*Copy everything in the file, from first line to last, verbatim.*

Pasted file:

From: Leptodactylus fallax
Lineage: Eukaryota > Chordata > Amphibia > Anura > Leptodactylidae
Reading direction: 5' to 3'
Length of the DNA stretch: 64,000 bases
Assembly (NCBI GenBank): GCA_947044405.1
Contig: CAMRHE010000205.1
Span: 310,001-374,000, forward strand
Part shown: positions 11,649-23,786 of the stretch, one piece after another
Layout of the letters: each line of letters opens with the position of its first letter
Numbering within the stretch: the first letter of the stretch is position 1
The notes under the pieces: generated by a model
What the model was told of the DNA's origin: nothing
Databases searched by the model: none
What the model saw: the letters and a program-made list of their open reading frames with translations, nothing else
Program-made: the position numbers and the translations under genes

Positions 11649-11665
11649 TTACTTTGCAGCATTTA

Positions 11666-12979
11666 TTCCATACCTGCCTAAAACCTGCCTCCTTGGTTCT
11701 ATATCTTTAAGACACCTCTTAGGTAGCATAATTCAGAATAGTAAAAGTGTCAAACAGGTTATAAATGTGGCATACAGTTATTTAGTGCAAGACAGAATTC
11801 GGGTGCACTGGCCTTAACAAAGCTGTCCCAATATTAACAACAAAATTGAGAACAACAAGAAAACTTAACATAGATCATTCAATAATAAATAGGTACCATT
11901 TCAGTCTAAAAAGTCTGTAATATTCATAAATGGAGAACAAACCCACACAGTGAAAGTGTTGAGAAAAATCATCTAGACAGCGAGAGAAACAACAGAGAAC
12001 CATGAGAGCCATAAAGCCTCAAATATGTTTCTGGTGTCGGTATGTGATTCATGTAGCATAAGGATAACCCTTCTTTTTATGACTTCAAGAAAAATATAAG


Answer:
From: Leptodactylus fallax
Lineage: Eukaryota > Chordata > Amphibia > Anura > Leptodactylidae
Reading direction: 5' to 3'
Length of the DNA stretch: 64,000 bases
Assembly (NCBI GenBank): GCA_947044405.1
Contig: CAMRHE010000205.1
Span: 310,001-374,000, forward strand
Part shown: positions 11,649-23,786 of the stretch, one piece after another
Layout of the letters: each line of letters opens with the position of its first letter
Numbering within the stretch: the first letter of the stretch is position 1
The notes under the pieces: generated by a model
What the model was told of the DNA's origin: nothing
Databases searched by the model: none
What the model saw: the letters and a program-made list of their open reading frames with translations, nothing else
Program-made: the position numbers and the translations under genes

Positions 11649-11665
11649 TTACTTTGCAGCATTTA

Positions 11666-12979
11666 TTCCATACCTGCCTAAAACCTGCCTCCTTGGTTCT
11701 ATATCTTTAAGACACCTCTTAGGTAGCATAATTCAGAATAGTAAAAGTGTCAAACAGGTTATAAATGTGGCATACAGTTATTTAGTGCAAGACAGAATTC
11801 GGGTGCACTGGCCTTAACAAAGCTGTCCCAATATTAACAACAAAATTGAGAACAACAAGAAAACTTAACATAGATCATTCAATAATAAATAGGTACCATT
11901 TCAGTCTAAAAAGTCTGTAATATTCATAAATGGAGAACAAACCCACACAGTGAAAGTGTTGAGAAAAATCATCTAGACAGCGAGAGAAACAACAGAGAAC
12001 CATGAGAGCCATAAAGCCTCAAATATGTTTCTGGTGTCGGTATGTGATTCATGTAGCATAAGGATAACCCTTCTTTTTATGACTTCAAGAAAAATATAAG